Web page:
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Authors: Robert Liparulo

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Deadlock (6 page)

BOOK: Deadlock
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Ian waved a hand at Page. He had other business on his mind. “Our guy at Purdue intercepted a call from Nichols. You were right: he tried to avoid the keyword system.”

“What got him?” Page said.

“He used your name. That, coupled with
within three words of

“We got a location?”

“Pay phone in a town called Pinedale, California, between Redding and Eureka. Fireteam Alpha's on its way there now. Shouldn't be too hard to find him.”

“Who'd he call?”

Ian grinned. “Your favorite journalist.”

“Hutchinson?” Page shook his head. “Dog with a bone.”

“Eventually the bone splinters.” Ian rocked back in his chair.

Page said, “Guy's only been a nuisance until now. But if he's talking to Nichols . . .”

“He won't be . . . not anymore.”

“I mean, if he's making this kind of contact, he's wormed his way in. It's only a matter of time before he's calling his big-media friends and the feds to show them what he's found.”

Ian pressed his lips together, thinking. “Journalists don't mean anything, Brendan. You know that. Witnesses are one thing. Employees with loose lips an even bigger thing. But the media sniffing around . . .” He pulled on his mustache. “Part of the territory.”

“Hutchinson is a witness,” Page reminded his friend.

“Of Declan's lunacy, not
.” Ian smiled. “None of his suspicions was corroborated. That case is closed. He's nothing.”

Page smoothed his hair back, thinking.

“If anything,” Ian added, “slip him some cash.”

“Not this guy. He thinks he's on a crusade for justice.”

“So what are you thinking, take him out?”

Page nodded slowly.

“Might not be such a good idea,” Ian said. “Not on the heels of this whole Nichols thing. Besides, who
know he's got you in his sights? You're the first person they'll suspect.”

Page sighed. Ian was right. The way they'd handled Nichols was a bit of overkill. Reckless. He had simply been too eager to put his men through the paces, to give them the experience they needed and take care of a potentially devastating problem at the same time. He thought again of the methamphetamine cook sampling his own brew. It was never
he was going to OD, but

“Look,” Ian said, “we counsel clients about this sort of thing every day. What's the objective?”

Page opened his hands. “Get him off my back. Shut him up.”

“He wants to put you away, and you don't want to be put away.” Ian pushed himself up in his chair and crossed his legs. “You have a conflict. What are the tenets of conflict resolution?”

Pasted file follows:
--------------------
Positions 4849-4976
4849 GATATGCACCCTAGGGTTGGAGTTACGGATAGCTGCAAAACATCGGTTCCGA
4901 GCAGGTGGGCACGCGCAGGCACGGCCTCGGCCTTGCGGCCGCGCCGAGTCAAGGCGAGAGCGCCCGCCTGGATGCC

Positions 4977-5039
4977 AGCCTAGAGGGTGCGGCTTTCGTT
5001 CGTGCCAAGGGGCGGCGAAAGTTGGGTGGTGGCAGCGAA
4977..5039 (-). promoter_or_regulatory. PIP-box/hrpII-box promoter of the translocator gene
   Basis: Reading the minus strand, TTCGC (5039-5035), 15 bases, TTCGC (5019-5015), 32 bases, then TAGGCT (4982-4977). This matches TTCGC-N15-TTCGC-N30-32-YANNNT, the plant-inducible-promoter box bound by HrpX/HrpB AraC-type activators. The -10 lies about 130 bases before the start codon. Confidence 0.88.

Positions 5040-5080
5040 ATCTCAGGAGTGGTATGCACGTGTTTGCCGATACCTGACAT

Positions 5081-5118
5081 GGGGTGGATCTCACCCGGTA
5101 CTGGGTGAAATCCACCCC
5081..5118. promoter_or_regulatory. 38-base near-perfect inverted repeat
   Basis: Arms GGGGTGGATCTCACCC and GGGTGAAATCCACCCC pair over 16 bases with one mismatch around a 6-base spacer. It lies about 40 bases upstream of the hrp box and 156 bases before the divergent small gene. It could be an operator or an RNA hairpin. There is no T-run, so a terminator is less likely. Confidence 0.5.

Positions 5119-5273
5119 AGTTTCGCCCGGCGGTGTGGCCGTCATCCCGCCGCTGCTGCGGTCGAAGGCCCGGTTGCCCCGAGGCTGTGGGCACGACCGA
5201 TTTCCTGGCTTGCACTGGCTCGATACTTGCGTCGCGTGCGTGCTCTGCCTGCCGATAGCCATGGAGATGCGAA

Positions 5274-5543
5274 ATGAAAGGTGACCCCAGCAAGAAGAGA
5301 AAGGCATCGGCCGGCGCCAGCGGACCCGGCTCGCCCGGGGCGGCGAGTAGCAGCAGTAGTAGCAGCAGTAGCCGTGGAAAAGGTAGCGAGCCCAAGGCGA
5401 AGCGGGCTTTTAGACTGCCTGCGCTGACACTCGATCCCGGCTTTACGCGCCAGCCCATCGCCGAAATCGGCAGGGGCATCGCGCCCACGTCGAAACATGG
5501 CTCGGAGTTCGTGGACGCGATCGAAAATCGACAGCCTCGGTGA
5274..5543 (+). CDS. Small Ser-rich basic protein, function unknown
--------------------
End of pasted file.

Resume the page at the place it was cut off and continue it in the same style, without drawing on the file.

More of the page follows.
Page smiled at his friend's analytical approach. “Diplomacy. Threat.

Use of force.”

“Well,” Ian said, “it's clear your asking him to go away won't work. And you don't think he can be bought off.”

Page shook his head.

Ian raised his bushy eyebrows. “Why jump right to use of force, especially when it could cause the equivalent of an international uproar, maybe retaliation?”

“In this case, from the media, the authorities,” Page agreed. “But, Ian—guy like Hutch, he doesn't scare easily.”

“Neither does Iran or North Korea,” Ian said. “You have to find out what he cares about more than he cares about putting you away. You've done your homework; I can't imagine you don't already know the answer. The next step is figuring out how to deliver the message. How loud do you have to yell? Sometimes all the U.S. has to do is send a secretary of state. . . .”

“And sometimes they have to position a fleet of destroyers and aircraft carriers off the coast,” Page said.

“Let 'im know you're serious. And have the means and willingness to back up your threats.”

“Ian, I knew there was a reason I keep you around.” Page hefted himself off the couch. “Get a couple teams ready. Put . . . ah, what's his name, Mitch? Daniel?”

“Michael,” Ian said. “I don't think . . .”

“Right back on the horse, Ian,” Page said. “Don't start talking like Nichols, now.”

“You know me better than that.”

“Okay then.” Page walked to the door. He said, “Look, we'll ease him back in. This'll be a reconnaissance mission, no contact. Happy?”

“A little better,” Ian said. “No firepower?”

“Since when does an Outis squad not pack?” He shrugged. “What good's an aircraft carrier without any aircraft?” He went to the door and turned back. “Remember what Sun-Tzu said. Keep your friends close . . .”